I don't suppose he could have gotten away with saying, "They only know what they see on the news."
Or even, "The people's opinion is formed by the media."
The pen is mightier than the sword could be reworded as, "the pen is more dangerous than a loaded pistol in the hands of a toddler."Posted by Julie at March 8, 2006 10:32 PM
I sure wish the Bush administration was more nimble in countering a hostile press. Reagan did it so it's not impossible. They are just slow, as in the ports deal and Harriet Miers. I've pointed out to a number of Democrats that they are really losers if they can't beat this bunch of amateur politicians. Bush is the MBA president in every way, including inept PR. He's doing a good job but that isn't always enough. They've got to do better in explaining the plan. Some of the problem may be the uncertainty about the future in Iraq but the only guy who seems to handle the press well is Rumsfeld. He is a pleasure to watch, especially if you get to see the uncensored version. His press conference here shows what a master he is.Posted by Mike K at March 8, 2006 11:41 PM
Nice job, G.
fPosted by Fred Schoeneman at March 9, 2006 02:17 AM
I just blogged on this very phenomenon - in particular, the hand-wringing over "80% of the American public believes that Iraq is headed for civil war!!" given as some kind of evidence that what "the American public" believes is ground truth, versus "almost 70% of the American public believes that Saddam Hussein was involved in the 9/11 attacks!!" from a couple of years ago, given as some kind of evidence that "the American public" are completely ignorant of ground truth.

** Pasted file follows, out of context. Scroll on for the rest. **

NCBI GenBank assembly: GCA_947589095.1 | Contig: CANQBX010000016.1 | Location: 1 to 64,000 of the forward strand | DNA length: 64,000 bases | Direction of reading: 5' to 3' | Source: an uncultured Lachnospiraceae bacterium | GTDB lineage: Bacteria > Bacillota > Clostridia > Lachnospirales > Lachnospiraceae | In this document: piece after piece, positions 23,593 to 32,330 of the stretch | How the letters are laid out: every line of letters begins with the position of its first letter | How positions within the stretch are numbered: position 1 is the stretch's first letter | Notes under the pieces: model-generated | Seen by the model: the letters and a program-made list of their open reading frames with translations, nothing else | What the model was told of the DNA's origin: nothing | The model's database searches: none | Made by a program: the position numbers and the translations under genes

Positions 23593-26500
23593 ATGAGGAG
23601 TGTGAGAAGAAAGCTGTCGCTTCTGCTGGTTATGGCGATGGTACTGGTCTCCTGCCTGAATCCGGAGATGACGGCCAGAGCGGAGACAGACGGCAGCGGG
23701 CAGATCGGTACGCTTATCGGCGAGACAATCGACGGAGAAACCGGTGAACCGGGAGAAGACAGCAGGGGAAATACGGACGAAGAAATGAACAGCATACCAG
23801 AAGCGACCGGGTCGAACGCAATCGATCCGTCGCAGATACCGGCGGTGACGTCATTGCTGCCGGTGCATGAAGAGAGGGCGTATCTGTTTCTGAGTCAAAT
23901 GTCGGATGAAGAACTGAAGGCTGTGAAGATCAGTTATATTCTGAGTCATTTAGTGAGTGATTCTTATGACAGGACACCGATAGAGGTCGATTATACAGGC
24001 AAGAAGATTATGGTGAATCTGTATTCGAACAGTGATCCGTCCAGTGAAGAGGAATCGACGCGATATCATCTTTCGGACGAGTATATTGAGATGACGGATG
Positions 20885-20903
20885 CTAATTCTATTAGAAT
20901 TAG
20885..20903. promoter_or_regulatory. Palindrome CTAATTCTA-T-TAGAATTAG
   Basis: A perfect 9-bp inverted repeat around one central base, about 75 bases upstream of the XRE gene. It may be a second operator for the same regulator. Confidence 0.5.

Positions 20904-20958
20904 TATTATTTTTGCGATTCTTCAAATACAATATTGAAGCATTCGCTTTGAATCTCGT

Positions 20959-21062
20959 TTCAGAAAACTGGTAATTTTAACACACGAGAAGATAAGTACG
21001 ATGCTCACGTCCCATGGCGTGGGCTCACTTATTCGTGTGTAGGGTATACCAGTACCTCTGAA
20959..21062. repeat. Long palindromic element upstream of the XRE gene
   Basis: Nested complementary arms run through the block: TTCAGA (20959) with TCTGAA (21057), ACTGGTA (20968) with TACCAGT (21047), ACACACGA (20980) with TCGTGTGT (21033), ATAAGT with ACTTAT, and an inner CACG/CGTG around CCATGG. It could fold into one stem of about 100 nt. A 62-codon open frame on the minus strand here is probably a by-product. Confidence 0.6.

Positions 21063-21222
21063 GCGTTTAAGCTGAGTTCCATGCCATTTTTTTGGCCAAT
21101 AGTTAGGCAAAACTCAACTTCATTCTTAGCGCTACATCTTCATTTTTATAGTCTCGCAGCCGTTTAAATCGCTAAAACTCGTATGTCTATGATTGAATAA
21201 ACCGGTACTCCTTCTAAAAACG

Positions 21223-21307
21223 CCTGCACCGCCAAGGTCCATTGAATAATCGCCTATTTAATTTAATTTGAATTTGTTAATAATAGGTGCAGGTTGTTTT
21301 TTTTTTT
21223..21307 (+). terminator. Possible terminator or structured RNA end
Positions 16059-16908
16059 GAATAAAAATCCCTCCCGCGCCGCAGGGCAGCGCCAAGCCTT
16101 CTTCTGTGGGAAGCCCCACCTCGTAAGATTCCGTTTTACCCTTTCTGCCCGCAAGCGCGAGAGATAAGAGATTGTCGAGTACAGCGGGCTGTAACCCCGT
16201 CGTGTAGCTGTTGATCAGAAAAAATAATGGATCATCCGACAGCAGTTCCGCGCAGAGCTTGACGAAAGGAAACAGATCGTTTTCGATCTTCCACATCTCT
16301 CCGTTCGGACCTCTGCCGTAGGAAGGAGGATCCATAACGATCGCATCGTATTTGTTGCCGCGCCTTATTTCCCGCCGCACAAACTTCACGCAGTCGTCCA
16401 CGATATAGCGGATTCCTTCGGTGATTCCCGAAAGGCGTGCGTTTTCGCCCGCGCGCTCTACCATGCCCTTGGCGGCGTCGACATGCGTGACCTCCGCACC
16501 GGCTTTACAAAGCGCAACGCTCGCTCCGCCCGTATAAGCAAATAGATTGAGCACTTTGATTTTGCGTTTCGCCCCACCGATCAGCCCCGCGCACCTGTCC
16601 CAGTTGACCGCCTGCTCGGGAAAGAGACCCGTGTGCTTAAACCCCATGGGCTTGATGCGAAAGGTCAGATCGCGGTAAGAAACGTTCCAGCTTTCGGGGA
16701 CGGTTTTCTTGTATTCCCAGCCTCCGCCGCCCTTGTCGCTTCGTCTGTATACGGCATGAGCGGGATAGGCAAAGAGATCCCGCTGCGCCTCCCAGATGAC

One commenter, after pretending that I was actually comparing the polls, then pretended that I was mis-indicting the press by blaming them for "the American public's" perception of world events, rather than the Bush Administration that has an unbroken record of lies, etc., etc. Handily, Sec. Rumsfeld came to the same conclusion I did, though he implied that our actual enemies in al Qaeda have more of a hand in it than I'd given them credit for.Posted by Jamie at March 9, 2006 01:39 PM
Everybody is fussing about the coverage-polls-coverage of polls thing. Maybe that's because the commenters think the purpose of the polls is to inquire the opinion of the citizens about public affairs. I'm beginning to wonder if the purpose of the polls is something other than that: "see how we're doing at structuring public opinion in the way we want to see it." It's useful to the media, those ones who really are trying to slant things for a purpose anyway, because it tells them if what they've done is doing its job or not.
Just speculating, you understand.
Bush needs to hire some Special Forces guys to do his propaganda for him, because obviously Bush is incompetent at propaganda and needs to delegate his "authority" to experienced people.Posted by Ymarsakar at March 11, 2006 08:17 PM Hide Comments | Show/Add Comments in Popup Window(11) | (Note: You must refresh main page to view newly posted comments here)